If you don’t split Ævangelist into two separate iterations/incarnations, then ‘Simulacra Retrospectræ’ is the band’s tenth album, conversely, if you agree that starting from 2018 Matron Thorn’s brainchild is a completely different than before, then this is only the fourth album. The choice is yours. It should also be noted that the press release line “the album was recorded live in the studio” does not mean that ‘Simulacra Retrospectræ’ was recorded during the concert, no, exactly in the studio, the musicians just played all together during the recording session, not each separately one after another as is usually the case when recording an album. And as for the fact that the album’s only song (31:31) is actually a medley of old songs, well, let’s pretend we have no idea about this and listen to ‘Simulacra Retrospectræ’ as an independent composition/album.
However, no matter the approach, basically we are dealing with the mid paced Black/Death Metal material, gloomy, baleful and groovy, you know, something in the spirit of Beherit, just in a modern way. Sometimes Ævangelist burst into a Grindcore rampage, but these Blackened Grindcore sections are not that long, and there aren’t too many of them: only four Blasphemy-like accelerations on the whole album, while the last two are very close to each other in the albums’ final, which is marked, by the way, by real chaos and mess.
Solos are even rarer: you can catch a muffled chaotic lick in the background at the beginning, sometimes it is even layered over the top of the vocal part (the vocals are very evil, but, perhaps, more suitable for Death Metal), thereby increasing the madness of the album. The second lick/solo creeps out only at the beginning of the second third, but this time it can’t be made out so easily. For fairness’ sake, maybe there is some another solo somewhere too, but it is lost in the effects. That’s all.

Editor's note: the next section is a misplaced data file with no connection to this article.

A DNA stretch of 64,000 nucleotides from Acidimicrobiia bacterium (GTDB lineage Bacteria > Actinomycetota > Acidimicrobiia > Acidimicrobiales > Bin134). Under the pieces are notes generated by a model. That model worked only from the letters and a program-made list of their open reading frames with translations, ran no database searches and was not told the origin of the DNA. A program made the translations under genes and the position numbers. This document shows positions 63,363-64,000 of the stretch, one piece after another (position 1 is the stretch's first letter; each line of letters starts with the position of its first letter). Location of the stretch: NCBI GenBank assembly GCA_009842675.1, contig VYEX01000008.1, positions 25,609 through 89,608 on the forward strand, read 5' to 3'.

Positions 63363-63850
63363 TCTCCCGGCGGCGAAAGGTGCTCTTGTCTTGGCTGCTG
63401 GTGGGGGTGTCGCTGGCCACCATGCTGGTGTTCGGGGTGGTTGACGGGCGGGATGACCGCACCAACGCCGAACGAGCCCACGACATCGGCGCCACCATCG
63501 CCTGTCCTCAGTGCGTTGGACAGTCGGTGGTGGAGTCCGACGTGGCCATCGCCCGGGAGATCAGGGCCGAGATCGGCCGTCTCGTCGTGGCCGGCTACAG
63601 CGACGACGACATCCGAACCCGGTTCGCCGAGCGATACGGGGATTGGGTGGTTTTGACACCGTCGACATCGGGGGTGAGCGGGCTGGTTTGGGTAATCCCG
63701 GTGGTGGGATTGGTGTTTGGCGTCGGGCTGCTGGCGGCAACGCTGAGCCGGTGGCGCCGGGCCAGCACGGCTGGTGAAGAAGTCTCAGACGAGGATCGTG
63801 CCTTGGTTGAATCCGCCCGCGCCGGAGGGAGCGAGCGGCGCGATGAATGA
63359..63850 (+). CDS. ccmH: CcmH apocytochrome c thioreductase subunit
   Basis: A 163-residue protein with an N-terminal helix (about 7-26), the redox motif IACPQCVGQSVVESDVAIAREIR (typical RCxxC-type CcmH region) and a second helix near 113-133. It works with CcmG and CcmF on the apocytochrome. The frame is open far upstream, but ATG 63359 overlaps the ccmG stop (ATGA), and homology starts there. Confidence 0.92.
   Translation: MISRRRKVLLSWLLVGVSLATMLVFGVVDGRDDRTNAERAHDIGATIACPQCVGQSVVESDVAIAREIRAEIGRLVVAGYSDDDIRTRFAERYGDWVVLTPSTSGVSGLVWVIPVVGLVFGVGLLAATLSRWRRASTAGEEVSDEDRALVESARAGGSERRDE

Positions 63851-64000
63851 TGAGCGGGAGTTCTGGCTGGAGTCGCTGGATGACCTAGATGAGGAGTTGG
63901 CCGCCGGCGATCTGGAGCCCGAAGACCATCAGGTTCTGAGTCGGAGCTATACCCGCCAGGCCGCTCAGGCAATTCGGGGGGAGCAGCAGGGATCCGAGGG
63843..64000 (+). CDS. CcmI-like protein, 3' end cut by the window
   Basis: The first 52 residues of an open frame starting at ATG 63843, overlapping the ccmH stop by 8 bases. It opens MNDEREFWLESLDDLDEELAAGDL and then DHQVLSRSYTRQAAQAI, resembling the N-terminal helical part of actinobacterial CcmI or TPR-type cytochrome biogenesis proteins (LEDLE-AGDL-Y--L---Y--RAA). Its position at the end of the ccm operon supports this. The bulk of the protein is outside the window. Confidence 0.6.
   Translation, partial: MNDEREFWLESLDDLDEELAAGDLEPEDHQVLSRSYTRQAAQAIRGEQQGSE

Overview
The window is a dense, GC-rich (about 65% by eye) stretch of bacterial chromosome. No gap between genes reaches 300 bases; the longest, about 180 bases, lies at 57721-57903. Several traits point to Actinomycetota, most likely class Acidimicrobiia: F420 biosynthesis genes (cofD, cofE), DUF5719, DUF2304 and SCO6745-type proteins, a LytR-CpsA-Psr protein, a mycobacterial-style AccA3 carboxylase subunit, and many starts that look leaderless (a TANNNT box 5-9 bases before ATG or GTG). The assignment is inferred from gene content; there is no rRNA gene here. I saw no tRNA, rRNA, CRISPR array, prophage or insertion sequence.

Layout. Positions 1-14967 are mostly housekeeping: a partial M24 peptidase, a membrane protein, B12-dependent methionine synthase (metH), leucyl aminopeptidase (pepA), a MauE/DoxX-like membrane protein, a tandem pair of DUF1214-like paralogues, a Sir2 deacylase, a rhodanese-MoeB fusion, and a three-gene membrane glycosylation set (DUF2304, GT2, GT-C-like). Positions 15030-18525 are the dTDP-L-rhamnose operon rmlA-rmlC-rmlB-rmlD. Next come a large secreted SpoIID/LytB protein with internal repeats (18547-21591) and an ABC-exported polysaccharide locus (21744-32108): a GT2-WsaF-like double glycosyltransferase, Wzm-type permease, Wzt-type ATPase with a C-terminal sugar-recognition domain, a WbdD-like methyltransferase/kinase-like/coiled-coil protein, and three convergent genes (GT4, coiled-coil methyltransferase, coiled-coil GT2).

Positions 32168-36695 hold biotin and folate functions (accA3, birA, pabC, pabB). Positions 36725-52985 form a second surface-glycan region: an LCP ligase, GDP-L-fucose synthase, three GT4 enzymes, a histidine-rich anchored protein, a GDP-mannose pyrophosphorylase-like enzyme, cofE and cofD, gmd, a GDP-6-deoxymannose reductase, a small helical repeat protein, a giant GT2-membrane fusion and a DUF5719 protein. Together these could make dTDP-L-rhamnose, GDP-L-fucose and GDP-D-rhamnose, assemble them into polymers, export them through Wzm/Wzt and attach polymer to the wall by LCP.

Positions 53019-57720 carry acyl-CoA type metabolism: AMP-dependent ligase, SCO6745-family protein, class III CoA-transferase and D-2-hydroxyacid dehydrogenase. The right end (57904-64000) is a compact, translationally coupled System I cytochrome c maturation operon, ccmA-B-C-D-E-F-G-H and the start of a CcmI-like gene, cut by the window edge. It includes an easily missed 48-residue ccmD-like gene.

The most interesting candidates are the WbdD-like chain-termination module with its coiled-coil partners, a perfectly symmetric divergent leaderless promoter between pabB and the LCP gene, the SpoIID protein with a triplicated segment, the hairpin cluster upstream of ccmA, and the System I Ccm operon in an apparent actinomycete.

It is reasonable that the complexity of Ævangelist’s music structure is out of the question: the same riffs are repeated again and again, while the songs/parts are built mainly on a couple of riffs (well, it’s impossible not to pay attention to the medley factor, because the pieces are glued to each other too crudely). So the psychological impact of this stuff is based on the monotonous repetition, long monotonous repetition: ‘Simulacra Retrospectræ’ is a veeery atmospheric work. Although the recording is not very clean, and the production is a bit raw and muddy, it only works for the atmosphere.
But, of course, there would be no impact without the riffs: it must be admitted that Matron Thorn is a master at composing primitive minimalistic riffs, very aggressive and almost devoid of tunefulness, his riffs are of the highest malicious order. No wonder he has bred so many albums with that ability. Interestingly, it looks like he doesn’t like tremolo picking – we hear one single tremolo-picked riff only towards the end.
As for the Experimental component in Black/Death Metal from Ævangelist, the electronic effects generated by Matron Thorn are responsible for it. These are synth sounds and samples with some rapping, they make themselves felt not only in the pauses between songs/parts: the synth howling and humming sound are an ominous background throughout almost the entire half-hour composition. Sometimes their level is too high, so they even drown out the guitar line.
In addition, sometimes there is a feeling that the keyboards and the guitar have little to do with each other, each of them could perform its own independent part with the same result. And there are other methods of experimentalism on ‘Simulacra Retrospectræ’, for example, some weird rhythmic figure is beaten on a cymbal in one song/part – this sound seems to be deliberately made extremely annoying and intrusive. All this has only one meaning: to create really hellish humming. Yes, all these effects act like Dark Ambient music or even Noise/Power Electronics.
Summary. ‘Simulacra Retrospectræ’ is very effective and atmospheric, but it’s very difficult to find something interesting in such music. If you prefer skillful guitar playing or an unusual song structure, then ‘Simulacra Retrospectræ’ is definitely not for you. But if you like the atmosphere of immersion in the well of the psychopath’s subconscious, then welcome.